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Candidates Compete With Lakers for Voters' Interest

June 18, 1987|SEBASTIAN ROTELLA | Times Staff Writer

Not everyone knew it was election day in Inglewood.

For most people, the event of the day was the triumphant appearance of the National Basketball Assn. world champion Los Angeles Lakers at the Forum, where thousands of purple-and-gold-clad revelers hailed their heroes.

Meanwhile, a 12.5% voter turnout left many polling places about as empty as the Boston Garden.

But the political nonchalance of the majority Tuesday was matched by the fervor of an intensely committed few, for whom Inglewood politics is as passionate and consuming an interest as Laker basketball.

It was not Chicago, where patronage armies fight election-day turnout battles block to block and house to house. But hundreds of well-organized volunteers prowled the city streets in search of elusive voters, driven by rivalries between political blocs that have sparred since the spring primary campaign.

The word machine is often heard in Inglewood, especially to describe the political organization of Mayor Edward Vincent. The mayor prefers to call it a "hard-working organization." In any case, his permanent campaign headquarters at Imperial Highway and Crenshaw Boulevard was busy Tuesday getting out the vote for City Council candidate Ervin Thomas.

A dozen people worked the phones, checking to see who had voted. A stream of vehicles moved in and out of the parking lot, on the way to canvass neighborhoods and take voters to the polls.

But election day was only the culmination of the vote-getting.

"It's all in the absentee ballots," confided Thomas supporter Mildred McNair, referring to a concerted absentee ballot drive that ended up giving Thomas a nine-vote victory. "You watch."

Vincent's was not the only political organization in town Tuesday. Cars plastered with literature of opposing candidates sped past each other. A sound-equipped van exhorting voters to elect Lois Hill Hale gave competition to an ice cream wagon just south of Imperial Highway.

"I'm a thorough person," said Hill Hale, who spent more than $23,000 to unseat W. R. (Tony) Draper from the school board. She proved it by fielding a fleet of 20 cars as well as the two sound-equipped vans.

And declining to be upstaged by the Lakers, Hill Hale armed herself with flyers picturing her with Lakers star Magic Johnson and waded into the rally crowd to press the flesh.

Sporting a distinctive white uniform of sun visors and sweat shirts with the words "Parents Take Action," about 100 volunteers for another successful school board candidate, Zyra McCloud, mobilized through the city. Many had white-clad children in tow as they went door to door.

Breathless with the enthusiasm of what seemed to be one of the election's most emotional campaigns, McCloud worker Rosalyn Miller called her first foray into politics "heartwarming. A lot of people who realized they weren't alone in their concerns for their children got together and worked hard."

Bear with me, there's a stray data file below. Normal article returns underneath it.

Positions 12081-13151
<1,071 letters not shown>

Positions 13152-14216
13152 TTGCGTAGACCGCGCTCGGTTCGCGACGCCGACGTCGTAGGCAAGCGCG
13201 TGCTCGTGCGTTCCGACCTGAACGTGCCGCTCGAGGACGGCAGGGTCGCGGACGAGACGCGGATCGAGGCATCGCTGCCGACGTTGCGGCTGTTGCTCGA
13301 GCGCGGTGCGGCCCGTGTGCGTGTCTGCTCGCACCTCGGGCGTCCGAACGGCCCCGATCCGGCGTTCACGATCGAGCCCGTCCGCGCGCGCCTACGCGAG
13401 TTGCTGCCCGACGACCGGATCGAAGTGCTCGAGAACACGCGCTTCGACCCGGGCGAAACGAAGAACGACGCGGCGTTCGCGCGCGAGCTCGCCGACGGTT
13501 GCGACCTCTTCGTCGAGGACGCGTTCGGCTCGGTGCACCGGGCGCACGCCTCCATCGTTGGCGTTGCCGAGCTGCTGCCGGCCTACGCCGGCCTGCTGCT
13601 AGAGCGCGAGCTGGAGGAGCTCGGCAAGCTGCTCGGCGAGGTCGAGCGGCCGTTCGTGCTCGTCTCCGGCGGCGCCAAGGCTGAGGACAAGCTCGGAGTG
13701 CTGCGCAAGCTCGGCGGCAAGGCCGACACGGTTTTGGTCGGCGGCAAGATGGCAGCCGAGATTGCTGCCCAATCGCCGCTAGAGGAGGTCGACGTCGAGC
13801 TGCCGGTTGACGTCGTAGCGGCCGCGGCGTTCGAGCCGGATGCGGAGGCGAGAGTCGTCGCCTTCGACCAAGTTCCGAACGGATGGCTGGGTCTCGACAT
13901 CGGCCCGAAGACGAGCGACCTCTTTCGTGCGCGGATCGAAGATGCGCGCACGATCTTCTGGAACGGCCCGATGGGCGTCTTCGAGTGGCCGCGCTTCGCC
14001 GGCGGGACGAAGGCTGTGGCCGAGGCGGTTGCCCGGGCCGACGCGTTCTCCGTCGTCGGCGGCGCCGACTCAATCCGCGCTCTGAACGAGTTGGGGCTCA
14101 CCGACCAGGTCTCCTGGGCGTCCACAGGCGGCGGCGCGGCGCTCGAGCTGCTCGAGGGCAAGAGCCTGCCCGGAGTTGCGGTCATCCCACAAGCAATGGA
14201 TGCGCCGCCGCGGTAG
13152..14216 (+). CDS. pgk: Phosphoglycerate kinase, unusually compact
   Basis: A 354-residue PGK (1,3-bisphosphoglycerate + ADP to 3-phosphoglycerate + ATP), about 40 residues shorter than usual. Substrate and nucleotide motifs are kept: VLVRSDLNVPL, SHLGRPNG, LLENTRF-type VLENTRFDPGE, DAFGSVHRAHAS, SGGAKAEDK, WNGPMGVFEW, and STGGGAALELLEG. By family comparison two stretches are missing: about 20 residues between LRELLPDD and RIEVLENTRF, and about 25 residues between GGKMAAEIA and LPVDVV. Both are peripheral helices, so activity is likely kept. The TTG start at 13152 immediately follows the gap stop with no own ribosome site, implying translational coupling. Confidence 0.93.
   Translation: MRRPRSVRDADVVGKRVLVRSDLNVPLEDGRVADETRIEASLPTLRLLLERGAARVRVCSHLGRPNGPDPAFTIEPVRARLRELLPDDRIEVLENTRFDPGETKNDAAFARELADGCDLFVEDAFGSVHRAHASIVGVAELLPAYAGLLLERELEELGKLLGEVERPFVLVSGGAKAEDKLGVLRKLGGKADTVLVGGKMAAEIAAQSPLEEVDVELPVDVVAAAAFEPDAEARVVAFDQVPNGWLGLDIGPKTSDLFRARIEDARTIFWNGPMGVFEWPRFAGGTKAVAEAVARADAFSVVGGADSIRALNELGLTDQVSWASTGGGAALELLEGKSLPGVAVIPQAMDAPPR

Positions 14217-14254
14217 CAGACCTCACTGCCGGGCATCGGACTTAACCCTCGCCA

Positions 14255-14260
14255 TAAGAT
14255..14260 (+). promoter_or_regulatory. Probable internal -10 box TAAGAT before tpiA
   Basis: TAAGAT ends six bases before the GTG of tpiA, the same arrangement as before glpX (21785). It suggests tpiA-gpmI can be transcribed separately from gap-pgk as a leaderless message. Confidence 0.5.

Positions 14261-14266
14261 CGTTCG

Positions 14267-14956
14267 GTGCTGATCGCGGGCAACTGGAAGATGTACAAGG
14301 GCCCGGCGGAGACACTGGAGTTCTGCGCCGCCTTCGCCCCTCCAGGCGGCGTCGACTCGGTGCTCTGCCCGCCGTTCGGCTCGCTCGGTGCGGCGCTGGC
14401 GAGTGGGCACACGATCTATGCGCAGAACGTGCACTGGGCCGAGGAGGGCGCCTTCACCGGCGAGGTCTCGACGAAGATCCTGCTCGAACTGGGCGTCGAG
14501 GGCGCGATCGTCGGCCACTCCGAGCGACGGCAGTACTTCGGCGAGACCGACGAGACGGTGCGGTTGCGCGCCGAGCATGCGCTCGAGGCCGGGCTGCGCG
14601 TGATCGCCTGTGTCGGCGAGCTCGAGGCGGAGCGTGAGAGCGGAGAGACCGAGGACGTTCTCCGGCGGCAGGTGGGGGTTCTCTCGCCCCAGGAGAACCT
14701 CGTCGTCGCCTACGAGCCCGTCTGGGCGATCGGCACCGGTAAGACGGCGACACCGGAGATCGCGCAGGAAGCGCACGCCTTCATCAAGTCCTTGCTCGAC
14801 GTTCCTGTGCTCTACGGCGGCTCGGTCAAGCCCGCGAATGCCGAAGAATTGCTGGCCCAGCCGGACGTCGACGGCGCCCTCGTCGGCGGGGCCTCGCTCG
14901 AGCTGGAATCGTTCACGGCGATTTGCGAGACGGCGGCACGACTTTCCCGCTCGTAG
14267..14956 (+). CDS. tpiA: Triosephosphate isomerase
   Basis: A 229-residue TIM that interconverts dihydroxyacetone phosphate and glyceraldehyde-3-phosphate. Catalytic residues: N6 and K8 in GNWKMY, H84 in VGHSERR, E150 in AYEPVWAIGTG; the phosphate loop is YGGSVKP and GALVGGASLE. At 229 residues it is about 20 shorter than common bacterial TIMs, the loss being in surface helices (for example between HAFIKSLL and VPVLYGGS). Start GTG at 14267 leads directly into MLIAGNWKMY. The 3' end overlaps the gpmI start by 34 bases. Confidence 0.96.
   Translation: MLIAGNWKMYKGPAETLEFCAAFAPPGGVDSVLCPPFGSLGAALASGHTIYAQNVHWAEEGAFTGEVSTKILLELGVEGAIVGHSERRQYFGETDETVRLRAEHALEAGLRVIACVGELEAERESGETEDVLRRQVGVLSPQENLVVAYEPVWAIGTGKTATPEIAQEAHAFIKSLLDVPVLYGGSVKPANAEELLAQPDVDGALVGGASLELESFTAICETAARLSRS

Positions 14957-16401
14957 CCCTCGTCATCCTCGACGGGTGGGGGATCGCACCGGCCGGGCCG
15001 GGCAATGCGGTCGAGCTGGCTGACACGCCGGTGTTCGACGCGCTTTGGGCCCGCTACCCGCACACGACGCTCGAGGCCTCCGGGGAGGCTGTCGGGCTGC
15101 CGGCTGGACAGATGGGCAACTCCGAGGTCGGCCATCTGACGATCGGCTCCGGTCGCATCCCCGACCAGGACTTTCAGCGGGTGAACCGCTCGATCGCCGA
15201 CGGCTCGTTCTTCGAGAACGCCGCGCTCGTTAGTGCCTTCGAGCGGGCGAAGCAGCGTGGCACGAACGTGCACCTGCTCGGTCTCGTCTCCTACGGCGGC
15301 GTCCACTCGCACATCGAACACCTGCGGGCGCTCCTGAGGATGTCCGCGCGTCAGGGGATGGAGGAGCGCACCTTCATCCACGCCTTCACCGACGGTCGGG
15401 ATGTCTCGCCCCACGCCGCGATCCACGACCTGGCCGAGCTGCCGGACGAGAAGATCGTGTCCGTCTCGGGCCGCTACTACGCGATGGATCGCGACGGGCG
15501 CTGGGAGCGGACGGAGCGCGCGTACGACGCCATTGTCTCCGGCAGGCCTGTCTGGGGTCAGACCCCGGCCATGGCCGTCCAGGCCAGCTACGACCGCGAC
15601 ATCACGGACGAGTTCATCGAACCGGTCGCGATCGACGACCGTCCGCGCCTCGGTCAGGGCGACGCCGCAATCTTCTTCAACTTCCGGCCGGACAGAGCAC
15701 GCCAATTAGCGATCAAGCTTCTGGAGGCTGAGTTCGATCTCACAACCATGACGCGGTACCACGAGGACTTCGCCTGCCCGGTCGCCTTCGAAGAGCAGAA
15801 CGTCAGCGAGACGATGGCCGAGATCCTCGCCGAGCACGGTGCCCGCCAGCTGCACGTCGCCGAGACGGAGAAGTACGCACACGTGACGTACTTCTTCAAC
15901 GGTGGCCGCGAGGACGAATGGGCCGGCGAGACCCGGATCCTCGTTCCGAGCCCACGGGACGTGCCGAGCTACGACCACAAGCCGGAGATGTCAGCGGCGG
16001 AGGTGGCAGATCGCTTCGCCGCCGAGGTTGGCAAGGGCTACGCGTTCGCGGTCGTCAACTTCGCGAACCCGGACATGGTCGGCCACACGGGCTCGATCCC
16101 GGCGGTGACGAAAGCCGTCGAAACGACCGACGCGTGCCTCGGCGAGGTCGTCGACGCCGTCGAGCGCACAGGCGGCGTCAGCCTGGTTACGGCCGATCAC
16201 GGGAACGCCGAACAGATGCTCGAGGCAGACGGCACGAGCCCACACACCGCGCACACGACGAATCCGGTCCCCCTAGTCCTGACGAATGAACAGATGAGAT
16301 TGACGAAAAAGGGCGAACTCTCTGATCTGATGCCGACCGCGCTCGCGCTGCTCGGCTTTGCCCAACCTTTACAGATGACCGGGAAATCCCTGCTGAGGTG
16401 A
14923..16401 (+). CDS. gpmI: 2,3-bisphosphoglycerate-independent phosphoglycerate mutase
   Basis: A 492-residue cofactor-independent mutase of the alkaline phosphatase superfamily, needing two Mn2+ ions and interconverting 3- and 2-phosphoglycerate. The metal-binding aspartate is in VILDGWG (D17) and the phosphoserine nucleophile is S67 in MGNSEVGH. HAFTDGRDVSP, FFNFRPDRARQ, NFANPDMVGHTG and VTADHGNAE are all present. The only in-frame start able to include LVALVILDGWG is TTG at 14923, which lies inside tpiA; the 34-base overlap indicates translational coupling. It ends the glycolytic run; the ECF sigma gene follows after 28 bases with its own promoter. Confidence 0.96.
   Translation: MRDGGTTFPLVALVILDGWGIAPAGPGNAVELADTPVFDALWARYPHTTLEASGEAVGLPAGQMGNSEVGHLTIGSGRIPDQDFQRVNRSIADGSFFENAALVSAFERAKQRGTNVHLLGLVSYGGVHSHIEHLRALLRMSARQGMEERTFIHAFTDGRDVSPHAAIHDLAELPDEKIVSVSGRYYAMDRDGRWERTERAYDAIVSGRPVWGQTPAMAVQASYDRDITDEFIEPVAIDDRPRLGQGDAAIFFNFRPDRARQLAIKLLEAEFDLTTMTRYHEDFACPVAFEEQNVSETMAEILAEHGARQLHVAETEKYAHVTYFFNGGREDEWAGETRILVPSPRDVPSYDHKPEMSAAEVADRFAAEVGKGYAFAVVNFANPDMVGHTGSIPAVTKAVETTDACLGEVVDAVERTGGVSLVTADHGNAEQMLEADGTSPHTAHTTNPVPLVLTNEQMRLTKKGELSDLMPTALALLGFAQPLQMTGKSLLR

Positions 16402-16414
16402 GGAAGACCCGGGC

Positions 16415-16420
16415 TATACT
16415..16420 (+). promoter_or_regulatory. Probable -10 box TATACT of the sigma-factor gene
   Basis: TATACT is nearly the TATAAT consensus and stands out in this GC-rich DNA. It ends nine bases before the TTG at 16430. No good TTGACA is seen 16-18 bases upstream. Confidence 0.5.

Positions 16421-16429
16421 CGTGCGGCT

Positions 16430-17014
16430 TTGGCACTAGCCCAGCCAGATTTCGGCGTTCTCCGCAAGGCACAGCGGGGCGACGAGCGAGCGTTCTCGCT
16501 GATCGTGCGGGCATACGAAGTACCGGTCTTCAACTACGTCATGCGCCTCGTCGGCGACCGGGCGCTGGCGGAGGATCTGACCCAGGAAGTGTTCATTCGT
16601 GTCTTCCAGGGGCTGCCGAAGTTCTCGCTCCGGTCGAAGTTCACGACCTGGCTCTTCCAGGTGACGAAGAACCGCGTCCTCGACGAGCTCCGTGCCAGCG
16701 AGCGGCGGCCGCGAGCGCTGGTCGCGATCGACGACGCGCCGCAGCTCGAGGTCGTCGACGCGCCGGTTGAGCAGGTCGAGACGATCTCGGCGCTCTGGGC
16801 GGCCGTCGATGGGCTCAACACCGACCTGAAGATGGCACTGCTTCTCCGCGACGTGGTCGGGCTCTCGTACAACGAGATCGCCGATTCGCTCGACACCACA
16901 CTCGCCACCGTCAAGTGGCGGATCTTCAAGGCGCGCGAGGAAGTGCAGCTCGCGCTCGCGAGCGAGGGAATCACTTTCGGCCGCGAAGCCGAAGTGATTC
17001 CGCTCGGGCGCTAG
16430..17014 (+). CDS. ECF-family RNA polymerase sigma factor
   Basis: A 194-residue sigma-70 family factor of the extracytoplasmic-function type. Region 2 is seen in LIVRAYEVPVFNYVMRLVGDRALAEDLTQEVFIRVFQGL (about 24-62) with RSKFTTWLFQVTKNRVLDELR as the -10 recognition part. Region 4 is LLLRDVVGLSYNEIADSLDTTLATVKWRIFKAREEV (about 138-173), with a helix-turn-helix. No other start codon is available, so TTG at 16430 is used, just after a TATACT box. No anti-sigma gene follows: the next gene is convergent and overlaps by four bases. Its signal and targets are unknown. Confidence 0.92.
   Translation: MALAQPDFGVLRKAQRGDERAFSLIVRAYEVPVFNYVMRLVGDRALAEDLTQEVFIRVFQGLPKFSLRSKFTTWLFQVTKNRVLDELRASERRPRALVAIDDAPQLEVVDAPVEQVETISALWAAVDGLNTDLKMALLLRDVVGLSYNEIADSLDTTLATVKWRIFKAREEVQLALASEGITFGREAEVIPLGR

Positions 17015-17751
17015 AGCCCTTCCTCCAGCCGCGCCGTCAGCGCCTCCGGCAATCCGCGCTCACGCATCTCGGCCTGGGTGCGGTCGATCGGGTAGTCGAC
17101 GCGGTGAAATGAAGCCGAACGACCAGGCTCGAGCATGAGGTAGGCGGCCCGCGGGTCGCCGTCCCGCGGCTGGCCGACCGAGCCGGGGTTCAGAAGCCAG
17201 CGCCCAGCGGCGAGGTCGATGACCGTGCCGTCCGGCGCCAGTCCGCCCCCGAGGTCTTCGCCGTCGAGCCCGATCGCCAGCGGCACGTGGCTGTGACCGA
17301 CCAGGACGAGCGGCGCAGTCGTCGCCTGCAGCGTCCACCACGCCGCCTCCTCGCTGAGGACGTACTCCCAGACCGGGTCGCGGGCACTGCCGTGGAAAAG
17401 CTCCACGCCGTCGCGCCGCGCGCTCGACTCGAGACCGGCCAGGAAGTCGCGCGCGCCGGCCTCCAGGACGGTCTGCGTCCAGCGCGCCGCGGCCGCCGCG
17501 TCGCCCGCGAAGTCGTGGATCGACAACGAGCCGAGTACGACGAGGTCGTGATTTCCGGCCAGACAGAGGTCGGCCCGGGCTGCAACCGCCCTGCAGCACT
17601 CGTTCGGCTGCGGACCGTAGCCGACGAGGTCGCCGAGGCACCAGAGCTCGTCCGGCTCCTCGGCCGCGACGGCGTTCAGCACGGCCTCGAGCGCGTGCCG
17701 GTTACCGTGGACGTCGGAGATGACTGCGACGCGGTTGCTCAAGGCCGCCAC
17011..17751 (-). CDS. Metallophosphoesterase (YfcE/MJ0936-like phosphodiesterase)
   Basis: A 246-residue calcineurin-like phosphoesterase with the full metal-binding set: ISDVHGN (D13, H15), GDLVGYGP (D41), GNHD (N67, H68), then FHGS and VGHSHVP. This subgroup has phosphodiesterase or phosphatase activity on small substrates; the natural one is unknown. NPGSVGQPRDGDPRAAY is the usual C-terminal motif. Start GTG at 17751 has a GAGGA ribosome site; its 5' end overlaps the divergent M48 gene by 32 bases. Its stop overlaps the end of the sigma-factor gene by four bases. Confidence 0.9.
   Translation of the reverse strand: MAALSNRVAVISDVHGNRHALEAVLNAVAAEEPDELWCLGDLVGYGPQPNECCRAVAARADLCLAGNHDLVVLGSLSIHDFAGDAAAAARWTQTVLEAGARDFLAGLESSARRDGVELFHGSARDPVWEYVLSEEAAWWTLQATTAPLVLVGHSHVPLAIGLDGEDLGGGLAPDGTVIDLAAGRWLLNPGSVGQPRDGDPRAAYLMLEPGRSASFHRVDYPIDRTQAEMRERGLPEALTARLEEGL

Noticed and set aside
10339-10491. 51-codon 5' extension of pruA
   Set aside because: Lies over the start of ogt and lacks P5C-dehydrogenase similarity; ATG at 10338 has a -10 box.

In a modest office suite on South La Brea Avenue, City Council candidate Garland Hardeman pored over a computer printout showing precincts where he did well in the primary.

His staff of about 20 workers included his fiancee, Grace Garland, and two energetic members of the Compton Young Republicans and Democrats organization, who said they were inspired by Hardeman's youth and political promise.

"This is the man," said Seth Francois as Hardeman dispatched a supporter to check for problems at the Lockhaven Center polling place, a scene of a confrontation with Mayor Vincent's forces during the primary.

Hardeman and most of the other candidates took to the streets in the critical late-afternoon period before the polls closed, greeting residents and moving in little phalanxes that drew stares from neighborhood children.

The election-day air was thick with accusations of unfair tactics, chief among them the removal of campaign signs.

Hill Hale said she was informed by a caller early Monday morning that two men had just stolen a large billboard worth $150 from over the front door of her campaign headquarters at 111th Street and Crenshaw Boulevard.

"They said two guys got up on a ladder, took it away and sped off in a truck," Hill Hale said. "I want my sign back."

Other candidates also reported numerous instances of signs being systematically removed or torn down from in front of homes, but police said they received only a few complaints about such activity.

As evening fell and police officers shepherded a line of cars carrying vote boxes through the civic center driveway, campaign workers hurried into City Hall to get good seats for the vote count, spectators now to one of Inglewood's best-loved sports: politics.

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